While there are formulas to find the parameters q and Kt, these formulas have not been included here so that the function is reasonably generic to different materials and geometries. Resources for finding some of these parameters if they are not given to you:

\(q = \frac{1}{1+\frac{a}{r}}\) Where r is the notch radius of curvature (in mm), and a is \(0.025\times\frac{2070}{S_{u}}\). \(S_{u}\) is the ultimate strength in MPa. This only applies to high strength steels where \(S_{u}>550MPa\).

Kt can be found from the eFatigue website which has an online calculator that will provide you with the appropriate Kt for your notched geometry.

API Reference

For inputs and outputs see the API reference.

## Example 1¶

In the following example we will provide the function with the appropriate inputs for our problem (taken from Example 2.8 in Probabilistic Physics of Failure Approach to Reliability (2017)). The mean_stress_correction_method is changed to ‘SWT’ and the results will be printed to the console.

```
from reliability.PoF import fracture_mechanics_crack_initiation
fracture_mechanics_crack_initiation(P=0.15, A=5*80, Kt=2.41, q=0.9857, Sy=690, E=210000, K=1060, n=0.14, b=-0.081, c=-0.65, sigma_f=1160, epsilon_f=1.1,mean_stress_correction_method='SWT')
'''
Results from fracture_mechanics_crack_initiation:
A crack of 1 mm will be formed after: 2919.91 cycles (5839.82 reversals).
Stresses in the component: Min = -506.7291 MPa , Max = 506.7291 MPa , Mean = -5.684341886080802e-14 MPa.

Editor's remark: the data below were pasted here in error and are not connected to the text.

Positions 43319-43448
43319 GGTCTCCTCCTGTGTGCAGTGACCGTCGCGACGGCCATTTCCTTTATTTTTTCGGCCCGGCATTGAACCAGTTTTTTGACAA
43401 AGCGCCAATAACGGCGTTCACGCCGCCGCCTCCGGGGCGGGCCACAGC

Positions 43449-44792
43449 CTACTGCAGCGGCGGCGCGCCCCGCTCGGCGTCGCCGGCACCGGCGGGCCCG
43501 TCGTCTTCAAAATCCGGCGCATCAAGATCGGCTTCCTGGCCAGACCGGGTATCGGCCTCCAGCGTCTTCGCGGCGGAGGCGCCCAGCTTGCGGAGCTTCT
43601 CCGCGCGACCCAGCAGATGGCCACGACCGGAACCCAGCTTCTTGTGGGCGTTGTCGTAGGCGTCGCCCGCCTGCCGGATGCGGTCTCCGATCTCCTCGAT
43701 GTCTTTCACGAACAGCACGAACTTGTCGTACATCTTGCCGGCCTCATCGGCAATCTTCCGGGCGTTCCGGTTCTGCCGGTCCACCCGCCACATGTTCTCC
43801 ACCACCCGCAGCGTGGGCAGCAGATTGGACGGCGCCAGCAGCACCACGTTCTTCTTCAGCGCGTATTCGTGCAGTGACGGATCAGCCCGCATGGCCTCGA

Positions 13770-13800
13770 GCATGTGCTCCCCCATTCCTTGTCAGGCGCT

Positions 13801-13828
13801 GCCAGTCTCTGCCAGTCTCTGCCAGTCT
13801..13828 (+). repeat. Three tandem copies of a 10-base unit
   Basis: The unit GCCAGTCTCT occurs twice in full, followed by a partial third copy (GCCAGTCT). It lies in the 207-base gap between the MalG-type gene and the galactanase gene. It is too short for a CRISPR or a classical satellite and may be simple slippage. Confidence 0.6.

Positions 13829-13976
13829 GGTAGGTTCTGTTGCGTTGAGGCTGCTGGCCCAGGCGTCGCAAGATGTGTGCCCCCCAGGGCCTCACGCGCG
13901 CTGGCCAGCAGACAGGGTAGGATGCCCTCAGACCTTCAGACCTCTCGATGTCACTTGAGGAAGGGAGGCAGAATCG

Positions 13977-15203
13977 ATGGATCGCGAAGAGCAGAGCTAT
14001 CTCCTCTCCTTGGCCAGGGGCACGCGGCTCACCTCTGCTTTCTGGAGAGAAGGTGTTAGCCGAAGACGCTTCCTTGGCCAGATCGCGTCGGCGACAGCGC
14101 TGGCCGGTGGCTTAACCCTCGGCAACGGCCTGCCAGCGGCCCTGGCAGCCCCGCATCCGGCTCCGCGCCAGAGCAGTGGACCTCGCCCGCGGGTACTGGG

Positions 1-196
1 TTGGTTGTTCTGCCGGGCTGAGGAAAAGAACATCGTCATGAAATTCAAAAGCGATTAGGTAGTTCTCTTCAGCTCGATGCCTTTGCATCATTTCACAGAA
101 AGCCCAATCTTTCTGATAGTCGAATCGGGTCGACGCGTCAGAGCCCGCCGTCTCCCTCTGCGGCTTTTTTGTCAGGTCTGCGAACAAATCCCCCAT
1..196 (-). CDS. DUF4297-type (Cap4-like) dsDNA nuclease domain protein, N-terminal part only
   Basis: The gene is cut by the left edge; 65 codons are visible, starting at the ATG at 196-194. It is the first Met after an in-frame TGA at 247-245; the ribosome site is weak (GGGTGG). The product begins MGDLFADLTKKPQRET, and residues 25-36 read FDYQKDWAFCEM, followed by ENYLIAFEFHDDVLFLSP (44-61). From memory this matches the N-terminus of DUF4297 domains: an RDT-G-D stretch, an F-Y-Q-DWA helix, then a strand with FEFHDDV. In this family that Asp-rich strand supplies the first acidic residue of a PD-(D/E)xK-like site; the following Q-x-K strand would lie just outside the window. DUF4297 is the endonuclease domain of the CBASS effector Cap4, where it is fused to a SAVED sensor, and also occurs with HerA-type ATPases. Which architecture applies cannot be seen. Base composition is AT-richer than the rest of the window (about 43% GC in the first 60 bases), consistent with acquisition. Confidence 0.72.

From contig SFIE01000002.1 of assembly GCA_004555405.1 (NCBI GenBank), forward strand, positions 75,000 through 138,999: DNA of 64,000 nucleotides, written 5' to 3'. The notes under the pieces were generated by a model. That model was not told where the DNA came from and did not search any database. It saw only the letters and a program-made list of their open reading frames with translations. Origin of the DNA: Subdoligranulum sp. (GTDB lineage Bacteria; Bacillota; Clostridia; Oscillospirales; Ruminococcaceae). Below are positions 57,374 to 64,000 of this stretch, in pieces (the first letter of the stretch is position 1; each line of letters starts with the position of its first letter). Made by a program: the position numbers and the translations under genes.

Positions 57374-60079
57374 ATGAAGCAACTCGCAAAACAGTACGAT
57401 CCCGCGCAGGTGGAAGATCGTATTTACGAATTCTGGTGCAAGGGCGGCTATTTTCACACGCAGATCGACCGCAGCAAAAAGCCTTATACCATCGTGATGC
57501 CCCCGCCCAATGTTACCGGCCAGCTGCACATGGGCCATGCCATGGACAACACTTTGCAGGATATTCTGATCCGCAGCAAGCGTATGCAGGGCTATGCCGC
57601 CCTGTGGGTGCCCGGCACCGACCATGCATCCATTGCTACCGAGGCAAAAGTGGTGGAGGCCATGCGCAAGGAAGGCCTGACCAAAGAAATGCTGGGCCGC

Strains in the component: Min = -0.0075 , Max = 0.0075 , Mean = 8.673617379884035e-19
Mean stress correction method used: SWT
'''
```

## Crack growth¶

The function fracture_mechanics_crack_growth uses the principles of fracture mechanics to find the number of cycles required to grow a crack from an initial length until a final length. The final length (a_final) may be specified, but if not specified then a_final will be set as the critical crack length (a_crit) which causes failure due to rapid fracture. This function performs the same calculation using two methods: similified and iterative. The simplified method assumes that the geometry factor (f(g)), the stress (S_net), and the critical crack length (a_crit) are constant. This method is the way most textbooks show these problems solved as they can be done by hand in a few steps. The iterative method does not make those assumptions and as a result, the parameters f(g), S_net and a_crit must be recalculated based on the current crack length at every cycle.